Employing institution: Kwame Nkrumah University of Science and Technology, Ghana
Host institution: Experimental Immunohaematology Department of Sanquin, Netherlands
Project title: Development of an ethnically appropriate red blood cell antibody testing protocol to identify alloantibodies in transfused patients in Ghana
Dr (Mrs) Lilian Antwi Boateng received her PhD training in blood transfusion from the University of Liverpool, sponsored by the Commonwealth Scholarship Commission, United Kingdom. She is currently a senior lecturer and researcher in the Department of Medical Diagnostics at the Kwame Nkrumah University of Science and Technology. Her research is focused on understanding red blood cell alloimmunisation and its implications for Ghanaian patients. She further explores feasibility, scale-up and sustainability studies for integrating RBC antibody testing into routine pretransfusion tests, in an economical manner.
IRed blood cell alloantibody formation is acritical complication of blood transfusion therapy. However, in Ghana, screening for RBC antibodies is not routinely performed, putting transfusion recipients at risk of haemolytic transfusion reaction. Furthermore, standard RBC panels for alloantibody screening are derived from Europeans and are missing antigens that are exclusive to African populations. The AREF fellowship will enable Dr Baoteng to develop an Africa-specific RBC screening panel to improve transfusion safety in Ghana. The knowledge gained through the fellowship will be used to improve the safety of transfusions for patients in Africa and set a precedent for Africa-specific antibody screening. The research findings gathered will also be relevant for blood banks in Western countries by aiding in the management of blood transfusion in Black and ethnic minority populations.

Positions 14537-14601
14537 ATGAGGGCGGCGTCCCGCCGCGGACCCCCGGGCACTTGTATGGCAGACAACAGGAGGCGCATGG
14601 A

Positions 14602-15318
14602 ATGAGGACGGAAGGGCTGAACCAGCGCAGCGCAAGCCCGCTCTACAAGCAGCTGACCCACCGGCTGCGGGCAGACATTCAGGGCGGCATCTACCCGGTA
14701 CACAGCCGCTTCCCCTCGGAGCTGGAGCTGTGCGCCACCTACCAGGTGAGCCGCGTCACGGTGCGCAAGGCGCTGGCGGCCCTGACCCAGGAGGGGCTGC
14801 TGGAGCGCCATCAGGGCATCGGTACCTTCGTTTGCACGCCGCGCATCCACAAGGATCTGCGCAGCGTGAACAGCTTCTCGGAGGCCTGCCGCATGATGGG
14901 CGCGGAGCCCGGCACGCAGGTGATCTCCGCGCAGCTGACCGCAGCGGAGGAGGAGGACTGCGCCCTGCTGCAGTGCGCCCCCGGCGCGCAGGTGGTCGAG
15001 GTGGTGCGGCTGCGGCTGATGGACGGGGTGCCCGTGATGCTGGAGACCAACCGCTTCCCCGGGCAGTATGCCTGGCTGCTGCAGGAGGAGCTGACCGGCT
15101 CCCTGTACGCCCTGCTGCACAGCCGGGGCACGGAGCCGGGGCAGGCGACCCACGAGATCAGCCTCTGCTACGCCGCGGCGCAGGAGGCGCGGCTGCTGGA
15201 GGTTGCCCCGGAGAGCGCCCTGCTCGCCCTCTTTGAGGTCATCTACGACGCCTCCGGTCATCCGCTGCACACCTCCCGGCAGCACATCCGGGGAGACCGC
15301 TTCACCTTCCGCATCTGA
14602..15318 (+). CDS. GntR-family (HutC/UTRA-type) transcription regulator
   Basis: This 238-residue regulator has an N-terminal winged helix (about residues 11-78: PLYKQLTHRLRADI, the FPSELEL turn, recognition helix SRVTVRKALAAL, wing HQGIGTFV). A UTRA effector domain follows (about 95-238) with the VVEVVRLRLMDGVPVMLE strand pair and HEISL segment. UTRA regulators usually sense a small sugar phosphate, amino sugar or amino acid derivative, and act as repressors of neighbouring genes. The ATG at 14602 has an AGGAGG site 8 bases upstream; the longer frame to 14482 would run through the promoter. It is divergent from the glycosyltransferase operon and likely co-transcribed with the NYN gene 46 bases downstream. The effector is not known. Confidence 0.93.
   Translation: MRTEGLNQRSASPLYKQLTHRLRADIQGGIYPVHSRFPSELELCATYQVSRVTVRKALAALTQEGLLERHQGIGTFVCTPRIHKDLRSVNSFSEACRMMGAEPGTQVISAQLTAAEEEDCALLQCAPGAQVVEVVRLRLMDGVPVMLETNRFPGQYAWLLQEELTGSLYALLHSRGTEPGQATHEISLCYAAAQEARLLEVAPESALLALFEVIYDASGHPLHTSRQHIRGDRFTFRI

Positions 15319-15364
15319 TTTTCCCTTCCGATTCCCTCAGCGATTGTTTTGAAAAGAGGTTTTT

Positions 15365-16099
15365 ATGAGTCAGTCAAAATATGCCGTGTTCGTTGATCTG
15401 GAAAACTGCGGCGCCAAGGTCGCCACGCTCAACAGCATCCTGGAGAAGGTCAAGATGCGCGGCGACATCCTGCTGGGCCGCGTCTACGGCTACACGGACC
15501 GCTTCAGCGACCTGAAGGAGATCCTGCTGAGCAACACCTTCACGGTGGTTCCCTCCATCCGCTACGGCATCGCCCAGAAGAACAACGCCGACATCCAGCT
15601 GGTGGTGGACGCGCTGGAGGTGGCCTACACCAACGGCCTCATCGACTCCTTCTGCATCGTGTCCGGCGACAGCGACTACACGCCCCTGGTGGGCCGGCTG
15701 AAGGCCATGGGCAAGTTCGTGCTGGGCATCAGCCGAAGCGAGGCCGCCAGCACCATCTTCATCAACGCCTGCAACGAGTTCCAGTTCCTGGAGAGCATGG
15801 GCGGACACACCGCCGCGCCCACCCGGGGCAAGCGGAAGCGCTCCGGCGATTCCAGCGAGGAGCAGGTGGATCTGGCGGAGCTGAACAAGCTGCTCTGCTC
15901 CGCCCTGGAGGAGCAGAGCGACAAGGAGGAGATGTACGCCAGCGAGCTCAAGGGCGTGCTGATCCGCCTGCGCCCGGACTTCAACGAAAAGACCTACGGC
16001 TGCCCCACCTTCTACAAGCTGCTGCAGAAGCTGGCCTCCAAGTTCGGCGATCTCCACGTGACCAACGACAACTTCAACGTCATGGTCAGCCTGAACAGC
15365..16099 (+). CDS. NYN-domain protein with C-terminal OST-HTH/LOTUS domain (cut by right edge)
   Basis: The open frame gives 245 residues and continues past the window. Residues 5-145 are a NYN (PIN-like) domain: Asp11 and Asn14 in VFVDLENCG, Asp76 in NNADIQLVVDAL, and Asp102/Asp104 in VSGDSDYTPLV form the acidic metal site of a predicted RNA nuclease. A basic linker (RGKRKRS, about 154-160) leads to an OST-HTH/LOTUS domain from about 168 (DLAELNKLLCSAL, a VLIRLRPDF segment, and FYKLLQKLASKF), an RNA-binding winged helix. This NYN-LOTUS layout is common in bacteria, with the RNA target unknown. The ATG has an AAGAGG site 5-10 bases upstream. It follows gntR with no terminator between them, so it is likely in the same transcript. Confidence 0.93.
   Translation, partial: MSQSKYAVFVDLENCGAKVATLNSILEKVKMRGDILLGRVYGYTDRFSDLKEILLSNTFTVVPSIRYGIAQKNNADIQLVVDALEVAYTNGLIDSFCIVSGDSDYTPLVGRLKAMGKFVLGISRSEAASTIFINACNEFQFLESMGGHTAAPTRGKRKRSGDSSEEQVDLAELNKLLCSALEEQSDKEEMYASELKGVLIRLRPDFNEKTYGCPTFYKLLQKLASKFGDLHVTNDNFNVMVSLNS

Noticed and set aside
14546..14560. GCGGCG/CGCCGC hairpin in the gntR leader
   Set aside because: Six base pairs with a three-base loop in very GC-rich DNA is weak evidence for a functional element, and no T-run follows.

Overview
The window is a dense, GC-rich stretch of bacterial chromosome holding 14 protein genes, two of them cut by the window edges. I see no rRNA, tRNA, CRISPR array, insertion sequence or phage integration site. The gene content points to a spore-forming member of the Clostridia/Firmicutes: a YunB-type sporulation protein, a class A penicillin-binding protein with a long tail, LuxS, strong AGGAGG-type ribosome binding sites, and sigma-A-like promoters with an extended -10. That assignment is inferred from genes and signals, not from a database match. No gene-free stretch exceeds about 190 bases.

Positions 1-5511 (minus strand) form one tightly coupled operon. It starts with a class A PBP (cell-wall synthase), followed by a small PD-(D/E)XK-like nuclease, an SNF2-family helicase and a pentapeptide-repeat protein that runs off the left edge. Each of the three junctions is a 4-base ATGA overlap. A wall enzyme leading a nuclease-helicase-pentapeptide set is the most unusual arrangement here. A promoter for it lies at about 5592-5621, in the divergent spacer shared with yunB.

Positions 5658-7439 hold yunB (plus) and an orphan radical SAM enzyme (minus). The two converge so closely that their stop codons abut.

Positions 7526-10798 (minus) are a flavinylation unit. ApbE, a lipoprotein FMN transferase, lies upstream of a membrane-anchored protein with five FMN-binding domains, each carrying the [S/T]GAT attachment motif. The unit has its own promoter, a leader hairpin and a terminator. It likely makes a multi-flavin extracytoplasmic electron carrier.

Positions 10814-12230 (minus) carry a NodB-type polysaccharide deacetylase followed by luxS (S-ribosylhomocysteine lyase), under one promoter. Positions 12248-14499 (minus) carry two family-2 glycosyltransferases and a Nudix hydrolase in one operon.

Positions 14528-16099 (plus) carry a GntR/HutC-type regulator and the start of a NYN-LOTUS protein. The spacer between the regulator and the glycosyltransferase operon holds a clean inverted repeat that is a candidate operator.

Her training will be at the Experimental Immunohaematology Department of Sanquin, the National Blood Service of the Netherlands and a leading transfusion research centre. Working under the supervision of Prof Dr. C Ellen van der Schoot and Dr. Henk Schonewille, she will receive training in RBC genotyping and the use of flow cytometry for RBC antibody detection. Within the reagent department too, she will train on the methods of the antibody screening reagent which would be adapted locally upon return to Ghana. Her home institution, KNUST, is committed to supporting her training and project execution.
“This fellowship’s training will put me in a position to support and promote quality in blood transfusion in Ghana.”